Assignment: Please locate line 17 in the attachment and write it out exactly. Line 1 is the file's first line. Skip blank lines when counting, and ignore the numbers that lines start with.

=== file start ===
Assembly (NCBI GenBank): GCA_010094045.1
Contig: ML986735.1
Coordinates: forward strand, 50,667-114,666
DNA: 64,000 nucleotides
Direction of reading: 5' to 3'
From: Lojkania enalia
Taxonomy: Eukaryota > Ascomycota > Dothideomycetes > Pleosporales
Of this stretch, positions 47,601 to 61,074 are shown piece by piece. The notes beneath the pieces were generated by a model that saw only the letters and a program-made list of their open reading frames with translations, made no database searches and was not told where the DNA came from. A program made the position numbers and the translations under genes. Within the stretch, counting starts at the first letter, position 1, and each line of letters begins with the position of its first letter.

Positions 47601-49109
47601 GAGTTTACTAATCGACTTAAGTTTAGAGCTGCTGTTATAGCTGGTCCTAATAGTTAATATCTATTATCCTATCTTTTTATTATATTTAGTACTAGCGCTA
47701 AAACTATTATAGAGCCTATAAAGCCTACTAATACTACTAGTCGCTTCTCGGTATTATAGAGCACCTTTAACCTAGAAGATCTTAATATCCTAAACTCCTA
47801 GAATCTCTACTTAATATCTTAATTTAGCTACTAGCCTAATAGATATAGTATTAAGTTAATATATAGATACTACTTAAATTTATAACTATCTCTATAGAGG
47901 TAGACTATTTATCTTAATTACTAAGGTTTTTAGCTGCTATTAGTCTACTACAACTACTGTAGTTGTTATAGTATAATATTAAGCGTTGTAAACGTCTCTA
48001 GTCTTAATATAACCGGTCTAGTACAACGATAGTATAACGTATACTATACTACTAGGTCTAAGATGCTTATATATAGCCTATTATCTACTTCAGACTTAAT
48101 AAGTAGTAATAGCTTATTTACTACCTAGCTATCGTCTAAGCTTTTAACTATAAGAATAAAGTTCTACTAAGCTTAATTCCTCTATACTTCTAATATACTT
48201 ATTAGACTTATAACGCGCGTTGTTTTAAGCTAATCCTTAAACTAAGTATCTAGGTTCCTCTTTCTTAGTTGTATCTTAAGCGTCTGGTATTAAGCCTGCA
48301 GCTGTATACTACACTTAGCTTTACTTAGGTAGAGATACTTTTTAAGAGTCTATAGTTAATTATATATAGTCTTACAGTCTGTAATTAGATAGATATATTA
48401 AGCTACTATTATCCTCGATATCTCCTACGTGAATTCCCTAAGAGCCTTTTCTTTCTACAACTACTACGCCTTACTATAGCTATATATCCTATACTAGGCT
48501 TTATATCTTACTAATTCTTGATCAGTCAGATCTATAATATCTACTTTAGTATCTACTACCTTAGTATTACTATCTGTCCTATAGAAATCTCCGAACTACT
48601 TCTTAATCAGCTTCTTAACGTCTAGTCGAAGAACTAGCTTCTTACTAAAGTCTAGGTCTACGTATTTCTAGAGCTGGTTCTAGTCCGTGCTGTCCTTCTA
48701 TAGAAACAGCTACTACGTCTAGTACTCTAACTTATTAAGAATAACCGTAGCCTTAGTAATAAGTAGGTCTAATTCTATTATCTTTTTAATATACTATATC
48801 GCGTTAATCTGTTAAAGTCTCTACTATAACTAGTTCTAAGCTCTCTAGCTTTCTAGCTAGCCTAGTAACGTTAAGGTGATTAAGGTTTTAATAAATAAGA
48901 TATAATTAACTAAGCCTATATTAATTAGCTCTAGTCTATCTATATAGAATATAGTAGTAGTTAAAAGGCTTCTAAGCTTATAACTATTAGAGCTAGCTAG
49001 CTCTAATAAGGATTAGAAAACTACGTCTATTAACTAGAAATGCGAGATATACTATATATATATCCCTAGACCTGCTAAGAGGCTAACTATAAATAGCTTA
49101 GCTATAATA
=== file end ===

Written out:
48301 GCTGTATACTACACTTAGCTTTACTTAGGTAGAGATACTTTTTAAGAGTCTATAGTTAATTATATATAGTCTTACAGTCTGTAATTAGATAGATATATTA